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      Mar 27 2011: Good point Daniel, but again that's the point of differentaition for human being from other social animals. Is it not so?
  • Mar 18 2011: Political Animal, social animal, these are vestiges of a long rendered meaningless philosophical perception of the human species. We are indeed skilled socially beyond anything that we have come across so far. Look, I could go on and talk about this for hours and pretty much teach you all about what sciences say about us these days. But I don't have the time. To understand the studies that are used as a ground by D. Brooks in his speech, there's a couple of authors you should read : Justin Barrett, P. Boyer (both are teachers at Washington U in St Louis), S. Pinker (the 3 of them are evolutionnary neuroscientists), E. Morin (probably the most important philosopher that has EVER lived, who is at the source of what is called complex constructivism in epistemology). Read that, get your head blown back, understand how everything that has ever been written and taught before our time is pretty much simplistic thus false about our species.
    I'm just sorry I don't have the strength nor the time to summarize that all, but that is definitely the begining of a most interesting trail that should give you incredible insight about our species (as well as the upper hand in pretty much any mundaine discussion about anything)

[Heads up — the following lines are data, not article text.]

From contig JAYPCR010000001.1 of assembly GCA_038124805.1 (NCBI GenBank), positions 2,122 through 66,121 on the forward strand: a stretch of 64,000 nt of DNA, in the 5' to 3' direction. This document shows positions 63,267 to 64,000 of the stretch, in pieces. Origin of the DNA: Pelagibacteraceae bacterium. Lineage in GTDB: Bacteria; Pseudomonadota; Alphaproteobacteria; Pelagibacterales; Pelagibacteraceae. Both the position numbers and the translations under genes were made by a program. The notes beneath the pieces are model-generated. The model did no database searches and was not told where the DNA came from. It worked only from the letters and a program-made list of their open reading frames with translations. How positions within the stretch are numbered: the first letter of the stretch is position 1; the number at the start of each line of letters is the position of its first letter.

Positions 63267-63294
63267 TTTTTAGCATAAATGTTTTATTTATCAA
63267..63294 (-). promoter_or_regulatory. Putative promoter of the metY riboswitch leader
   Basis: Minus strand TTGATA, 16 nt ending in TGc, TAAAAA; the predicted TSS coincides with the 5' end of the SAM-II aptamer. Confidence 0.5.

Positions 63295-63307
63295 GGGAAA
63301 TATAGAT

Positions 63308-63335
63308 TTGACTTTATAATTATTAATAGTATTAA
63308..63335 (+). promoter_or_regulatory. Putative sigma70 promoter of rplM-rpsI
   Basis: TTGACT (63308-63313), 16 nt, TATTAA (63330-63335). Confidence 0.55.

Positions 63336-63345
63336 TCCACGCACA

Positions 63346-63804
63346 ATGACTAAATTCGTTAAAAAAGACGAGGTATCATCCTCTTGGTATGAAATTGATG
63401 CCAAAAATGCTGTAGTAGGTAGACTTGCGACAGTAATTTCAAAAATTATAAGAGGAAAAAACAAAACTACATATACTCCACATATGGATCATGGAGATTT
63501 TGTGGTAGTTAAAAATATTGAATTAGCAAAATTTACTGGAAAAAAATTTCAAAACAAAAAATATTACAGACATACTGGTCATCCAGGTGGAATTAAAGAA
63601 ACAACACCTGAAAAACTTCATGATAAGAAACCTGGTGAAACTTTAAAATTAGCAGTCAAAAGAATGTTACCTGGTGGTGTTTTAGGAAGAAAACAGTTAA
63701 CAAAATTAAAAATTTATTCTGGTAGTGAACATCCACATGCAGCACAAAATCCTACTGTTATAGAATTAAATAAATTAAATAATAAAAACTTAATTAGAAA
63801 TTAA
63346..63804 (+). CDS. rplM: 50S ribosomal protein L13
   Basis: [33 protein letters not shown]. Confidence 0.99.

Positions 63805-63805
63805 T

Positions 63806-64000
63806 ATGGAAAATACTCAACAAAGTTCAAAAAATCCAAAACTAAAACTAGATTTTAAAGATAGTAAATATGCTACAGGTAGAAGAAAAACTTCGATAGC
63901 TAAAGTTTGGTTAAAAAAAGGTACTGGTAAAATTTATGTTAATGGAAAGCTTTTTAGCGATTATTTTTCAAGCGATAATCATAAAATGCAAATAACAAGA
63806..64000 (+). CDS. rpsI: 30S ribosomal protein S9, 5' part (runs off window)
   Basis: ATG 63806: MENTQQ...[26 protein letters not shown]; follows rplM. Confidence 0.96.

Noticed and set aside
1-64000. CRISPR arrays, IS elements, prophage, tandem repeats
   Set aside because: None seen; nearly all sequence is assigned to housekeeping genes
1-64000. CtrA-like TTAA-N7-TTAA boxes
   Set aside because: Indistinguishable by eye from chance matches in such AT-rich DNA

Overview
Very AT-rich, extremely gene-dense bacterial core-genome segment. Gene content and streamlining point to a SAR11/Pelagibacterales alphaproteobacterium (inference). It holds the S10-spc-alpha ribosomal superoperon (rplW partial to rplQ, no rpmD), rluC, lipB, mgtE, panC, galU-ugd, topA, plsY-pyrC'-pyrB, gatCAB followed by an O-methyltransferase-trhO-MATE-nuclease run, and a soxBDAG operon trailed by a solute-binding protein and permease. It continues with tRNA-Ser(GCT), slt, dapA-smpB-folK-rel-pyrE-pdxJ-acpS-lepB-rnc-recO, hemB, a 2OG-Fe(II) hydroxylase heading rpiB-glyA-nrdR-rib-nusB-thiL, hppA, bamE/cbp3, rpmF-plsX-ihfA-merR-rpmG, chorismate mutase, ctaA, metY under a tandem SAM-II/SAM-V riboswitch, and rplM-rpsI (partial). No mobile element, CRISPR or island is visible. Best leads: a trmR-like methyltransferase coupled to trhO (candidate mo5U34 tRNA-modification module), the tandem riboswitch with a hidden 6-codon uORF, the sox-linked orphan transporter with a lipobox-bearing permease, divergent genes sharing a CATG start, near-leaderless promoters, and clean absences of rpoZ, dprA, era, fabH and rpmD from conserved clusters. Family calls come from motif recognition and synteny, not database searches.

• Mar 17 2011: I would say that what separates humans from other animals is a matter of degree. Other animals are social, yes. But other animals are also political. Packs of wolves establish social order and hierarchy, where how high a wolf holds his tail indicates his social status. But humans carry this to an extreme. It's been said that we evolved our brains not so much to interact with the environment, but to solve problems and interact with other humans. The complexity of our society is much greater than the complexity of ant or wolf or chimpanzee society. Because of that we like to view ourselves as removed from these other forms of life. We're learning that we cannot -- that our societies exist within a larger system. Well, we've been learning that since the beginning, haven't we? And we still haven't learned it. Perhaps there's a hint at the limits of human intellect -- AND human feeling. Neither seems able to settle us in our proper place.
  • Mar 16 2011: I agree that differentiating mankind from other animals by their social characteristics is invalid. I would argue that man as a rational animal is what sets us apart from other animals. It would be human reasoning applied to an understanding of our social characteristics that gives rise to politics. You are correct in seeing human as political, but that is simply one facet of humanity's rationality.
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      Mar 17 2011: Good points Robley , but are not human beings at times displaying irrational behavior or decision to establish political supremacy ?